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SATIRE: Ten sports which could win you an Olympic gold


As A.R. Rahman would let us know, there is a hero (read: athlete) within every Indian. Running behind elusive buses or in front of rabies-infected canines, rearranging one’s precious parts in choc-a-bloc public transport, wading home through torrential monsoons and evading treacherously placed potholes at the same time – I’m sure Michael Phelps would have preferred to spend the rest of his life in the Sahara Desert than try any of these. Hence there can be only one reason why we under-perform at the Olympics – the high-handedness of the powers-that-be.

The formative years of the modern Olympics was a bit like Chris Gayle batting to Akila Dananjya – you don’t know what’s coming your way but you just have to score. Hence we had events like hand tennis, swimming obstacle races and book cricket. Well, not quite the last one but more on that later. The point of all this was to advocate Coubertin’s ideal of competition – the struggle to win is more important than winning itself. Something that is testified by the Bhagavad Gita and Rohit Sharma.

Later on, the authorities felt that something needed to be done to make the games more winnable for the Western superpowers. So the fun and frolic went out and the drearier sports remained thus rendering the Olympics a breeding ground of perfection and a deathbed for flawed genius.

This article should make one realize the “golden” years we have missed out on, or rather, been deprived from. We take a look at ten plus one contenders (and three tall, dark and handsome horses) for the Olympic sport(s) which could have redefined Indian Olympic history.

Number 10:  Talking about horses takes us to the long jump for horses in the 1900 Paris Olympics. Given our fascination for the equine population starting from Prithviraj Chauhan’s Chetak to Psy’s Gangnam Style we might have been able to upstage Extra Dry who won with a jump of around twenty feet. Although, had points been awarded for ridiculously bizarre nomenclature, he/she would have won hands down. To be precise, hooves down.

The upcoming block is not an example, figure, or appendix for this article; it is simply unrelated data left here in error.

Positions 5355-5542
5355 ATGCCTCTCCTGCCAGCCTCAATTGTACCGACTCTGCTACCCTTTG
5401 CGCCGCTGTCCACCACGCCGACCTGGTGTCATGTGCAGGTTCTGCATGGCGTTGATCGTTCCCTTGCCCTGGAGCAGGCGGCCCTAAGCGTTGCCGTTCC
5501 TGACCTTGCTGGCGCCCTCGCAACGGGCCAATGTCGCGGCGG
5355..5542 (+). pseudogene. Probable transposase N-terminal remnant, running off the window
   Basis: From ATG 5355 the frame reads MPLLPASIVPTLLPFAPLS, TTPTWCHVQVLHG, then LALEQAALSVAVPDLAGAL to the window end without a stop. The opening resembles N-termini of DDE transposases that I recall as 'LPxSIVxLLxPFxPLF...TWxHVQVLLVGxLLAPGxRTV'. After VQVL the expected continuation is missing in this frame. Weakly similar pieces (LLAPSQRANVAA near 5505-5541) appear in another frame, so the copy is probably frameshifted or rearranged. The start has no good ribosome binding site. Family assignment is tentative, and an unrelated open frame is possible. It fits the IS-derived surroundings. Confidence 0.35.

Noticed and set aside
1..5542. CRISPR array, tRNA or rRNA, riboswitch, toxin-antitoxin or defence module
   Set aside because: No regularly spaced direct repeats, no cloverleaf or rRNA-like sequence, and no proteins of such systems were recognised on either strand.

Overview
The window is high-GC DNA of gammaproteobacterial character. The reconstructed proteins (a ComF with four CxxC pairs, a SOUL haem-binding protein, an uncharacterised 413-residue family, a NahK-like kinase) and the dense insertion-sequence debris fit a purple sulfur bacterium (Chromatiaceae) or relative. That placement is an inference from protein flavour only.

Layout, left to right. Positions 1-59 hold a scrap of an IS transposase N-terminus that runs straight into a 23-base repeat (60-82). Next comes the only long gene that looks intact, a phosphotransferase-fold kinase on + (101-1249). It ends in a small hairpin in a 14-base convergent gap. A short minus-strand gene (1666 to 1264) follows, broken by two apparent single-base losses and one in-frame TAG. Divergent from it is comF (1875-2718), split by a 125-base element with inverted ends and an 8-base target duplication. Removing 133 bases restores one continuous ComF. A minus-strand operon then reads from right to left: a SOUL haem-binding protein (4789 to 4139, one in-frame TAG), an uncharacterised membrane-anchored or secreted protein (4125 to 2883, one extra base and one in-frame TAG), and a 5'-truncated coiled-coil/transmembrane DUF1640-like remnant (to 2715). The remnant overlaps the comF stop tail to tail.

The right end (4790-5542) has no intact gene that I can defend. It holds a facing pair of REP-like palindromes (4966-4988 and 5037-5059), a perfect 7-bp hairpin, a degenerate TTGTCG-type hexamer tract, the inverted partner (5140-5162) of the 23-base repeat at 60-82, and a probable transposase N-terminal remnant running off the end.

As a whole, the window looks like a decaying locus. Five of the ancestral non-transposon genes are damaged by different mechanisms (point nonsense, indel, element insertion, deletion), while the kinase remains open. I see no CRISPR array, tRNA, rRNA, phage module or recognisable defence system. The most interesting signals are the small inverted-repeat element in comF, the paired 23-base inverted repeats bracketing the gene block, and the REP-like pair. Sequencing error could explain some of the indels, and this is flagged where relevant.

Number 9: From horses to dogs. At the 1932 Lake Placid Olympics, twelve people turned up with sleds and dogs for an event called sled dog racing.  We do not know if the Canadian winner Emile St. Godard or his dogs went up onto the podium but it is not as if mattered a lot.  It would have been pretty interesting though if our Dharam Paaji had turned up for a stroll – the lake would not have been placid anymore.

I hate pigeons!

Number 8: Still on our animal friends. If PETA had been around in early twentieth century Paris, they would have dropped their jaws and clothes in unison at the pigeon shooting event. In the most bloodied Olympic event of all time, three hundred pigeons were shot down as the Belgian Leon de Lunden took home a gold medal and twenty one birds for dinner. A heartless pastime but something Mohnish Behl (the unsuccessful assassin of “love birds” from Maine Pyar Kiya) would excel at.

Number 7: And one more. Well not quite. Eight years after the Paris bloodbath, the London Olympics introduced a running deer shooting competition. Thankfully, the “deer” were cardboard cuts. I can picturise Salman Khan (who did not shoot pigeons in Maine Pyar Kiya) licking his lips at the opportunity of making some (black) bucks out of this.


Number 6: More on shooting. The 1906 Intercalated Games do not count as the official Olympics but no Feroz Khan fan can not doff his hat to this. Half a century before Clint Eastwood came up with the Dollars trilogy, men were duelling with pistols for sport. The only damp squib in this gladiatorial combat – instead of shooting each other, participants would shoot at dummies in fancy frock coats with a “Shoot Me” bulls-eye sign in the middle. Disappointingly, there was no tomato ketchup to go with it.

Number 5: If there is one thing Indians regret, it is the inability to fly over jam-packed roads on the way to office. What if someone gave you a glider to do the same and a gold medal to go with it? Gliding was a demonstration sport in the 1936 Berlin Olympics and would have been an Olympic sport in Tokyo had the Olympics taken place in the first place. The only catch – the “glider” was a flimsy motor-less plane but then we Indians are used to driving cars without airbags, aren’t we?